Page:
Claw asymmetry in crabs: Approaching an old issue from a new point of view
Biological Journal of the Linnean Society
Brachyura; handedness; heterochely; heterometry; heteromorphy
Crabs are considered exceptional examples of antisymmetry resulting from the phenomenon of heterochely. Here we investigate morphometrically both the size and the shape of heterochely in 28 crab species, distributed unequally along a brachyuran phylogeny. We address the importance of investigating claw size and shape for interspecific comparisons by linking geometric morphometric outputs to phylogenetic data for 134 brachyuran species. New indices introduced as new sexual dimorphic characters of size and shape, namely heterometry (right chela size/left chela size) and heteromorphy (Procrustes distance between right and left chelae shape), revealed sexually dimorphic differences in diverse crab species. We demonstrate that both size and shape heterochely occur amongst the examined species, but there are no ecological correlations. Our study demonstrates that claw similarity between two or more species was due mainly to phylogenetic relatedness rather than ecological convergence, suggesting that claw morphological features could be useful morphological markers in phylogenetic studies. Although further investigation is needed, this study represents one of the first to thoroughly analyse the origin and evolution of heterochely within the Brachyura clade.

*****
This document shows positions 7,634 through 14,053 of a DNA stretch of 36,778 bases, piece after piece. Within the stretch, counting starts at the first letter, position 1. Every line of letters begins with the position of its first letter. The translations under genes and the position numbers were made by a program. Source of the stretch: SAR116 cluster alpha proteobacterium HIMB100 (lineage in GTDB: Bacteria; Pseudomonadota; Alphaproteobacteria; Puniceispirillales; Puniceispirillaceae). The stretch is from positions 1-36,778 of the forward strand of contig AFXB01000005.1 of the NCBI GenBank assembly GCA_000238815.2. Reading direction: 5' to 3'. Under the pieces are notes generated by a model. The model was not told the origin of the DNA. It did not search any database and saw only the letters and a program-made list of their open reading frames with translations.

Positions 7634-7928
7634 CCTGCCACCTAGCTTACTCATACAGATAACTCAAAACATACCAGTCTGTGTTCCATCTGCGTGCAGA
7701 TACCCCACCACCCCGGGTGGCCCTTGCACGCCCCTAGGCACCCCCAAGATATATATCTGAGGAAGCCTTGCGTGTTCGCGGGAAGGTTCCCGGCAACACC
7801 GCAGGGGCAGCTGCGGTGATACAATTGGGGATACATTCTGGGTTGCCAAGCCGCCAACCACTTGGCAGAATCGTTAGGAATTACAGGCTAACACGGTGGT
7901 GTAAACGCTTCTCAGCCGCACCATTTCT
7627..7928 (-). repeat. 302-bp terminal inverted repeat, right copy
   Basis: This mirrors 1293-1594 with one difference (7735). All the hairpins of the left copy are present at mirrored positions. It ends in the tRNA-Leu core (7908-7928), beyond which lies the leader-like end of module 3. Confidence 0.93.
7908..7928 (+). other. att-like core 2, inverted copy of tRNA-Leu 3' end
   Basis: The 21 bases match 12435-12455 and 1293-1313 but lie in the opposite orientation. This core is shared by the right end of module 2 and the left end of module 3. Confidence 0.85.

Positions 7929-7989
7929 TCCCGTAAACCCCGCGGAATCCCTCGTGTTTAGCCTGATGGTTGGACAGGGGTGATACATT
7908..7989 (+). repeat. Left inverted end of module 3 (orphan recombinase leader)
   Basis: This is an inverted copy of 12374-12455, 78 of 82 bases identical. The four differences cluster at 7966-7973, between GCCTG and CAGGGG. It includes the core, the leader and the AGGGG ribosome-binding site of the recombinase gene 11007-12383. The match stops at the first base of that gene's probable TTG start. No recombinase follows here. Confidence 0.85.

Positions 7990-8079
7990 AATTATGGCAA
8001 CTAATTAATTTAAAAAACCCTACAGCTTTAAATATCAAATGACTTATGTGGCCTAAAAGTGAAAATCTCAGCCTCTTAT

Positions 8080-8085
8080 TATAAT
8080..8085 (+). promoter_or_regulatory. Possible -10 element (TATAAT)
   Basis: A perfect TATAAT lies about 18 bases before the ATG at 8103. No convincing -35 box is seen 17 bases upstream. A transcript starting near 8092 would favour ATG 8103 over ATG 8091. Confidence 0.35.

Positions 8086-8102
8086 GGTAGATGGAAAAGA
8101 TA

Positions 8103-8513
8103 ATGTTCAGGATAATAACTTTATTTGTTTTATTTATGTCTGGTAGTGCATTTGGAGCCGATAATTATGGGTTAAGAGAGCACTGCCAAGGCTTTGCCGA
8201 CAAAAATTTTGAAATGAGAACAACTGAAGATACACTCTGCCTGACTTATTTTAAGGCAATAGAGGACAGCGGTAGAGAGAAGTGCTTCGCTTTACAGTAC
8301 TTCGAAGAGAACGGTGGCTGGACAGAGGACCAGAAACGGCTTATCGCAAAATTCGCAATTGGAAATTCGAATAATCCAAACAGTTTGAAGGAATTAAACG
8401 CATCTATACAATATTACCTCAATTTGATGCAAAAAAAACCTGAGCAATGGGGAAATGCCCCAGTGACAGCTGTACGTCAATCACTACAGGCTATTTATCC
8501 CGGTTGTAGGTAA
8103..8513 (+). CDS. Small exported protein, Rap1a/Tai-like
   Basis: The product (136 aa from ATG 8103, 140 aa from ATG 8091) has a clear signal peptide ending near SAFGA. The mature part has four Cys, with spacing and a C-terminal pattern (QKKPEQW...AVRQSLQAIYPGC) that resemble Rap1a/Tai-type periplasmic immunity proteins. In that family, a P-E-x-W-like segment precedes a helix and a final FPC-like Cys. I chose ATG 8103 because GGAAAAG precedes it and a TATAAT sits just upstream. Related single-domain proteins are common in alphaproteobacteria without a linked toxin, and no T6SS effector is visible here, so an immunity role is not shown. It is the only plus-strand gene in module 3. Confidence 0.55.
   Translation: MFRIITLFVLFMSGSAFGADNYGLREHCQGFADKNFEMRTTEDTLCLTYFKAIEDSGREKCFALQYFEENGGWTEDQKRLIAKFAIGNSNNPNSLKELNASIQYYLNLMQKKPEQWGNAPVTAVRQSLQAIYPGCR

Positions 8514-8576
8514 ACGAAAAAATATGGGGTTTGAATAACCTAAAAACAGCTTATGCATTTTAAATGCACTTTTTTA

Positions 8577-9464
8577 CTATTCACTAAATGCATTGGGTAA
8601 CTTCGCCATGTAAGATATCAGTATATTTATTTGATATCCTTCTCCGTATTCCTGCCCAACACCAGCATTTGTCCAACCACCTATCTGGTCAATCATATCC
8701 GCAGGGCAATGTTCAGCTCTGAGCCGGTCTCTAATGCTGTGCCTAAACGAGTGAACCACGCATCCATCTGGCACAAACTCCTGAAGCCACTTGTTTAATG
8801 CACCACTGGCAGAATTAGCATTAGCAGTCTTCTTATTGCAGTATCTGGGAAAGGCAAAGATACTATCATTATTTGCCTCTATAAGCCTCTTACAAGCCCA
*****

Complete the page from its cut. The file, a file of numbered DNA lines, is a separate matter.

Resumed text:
Spani, F., Scalici, M., Crandall, K., & Piras, P. (2020). Claw asymmetry in crabs: Approaching an old issue from a new point of view. Biological Journal of the Linnean Society, 129 (1). http://dx.doi.org/10.1093/biolinnean/blz159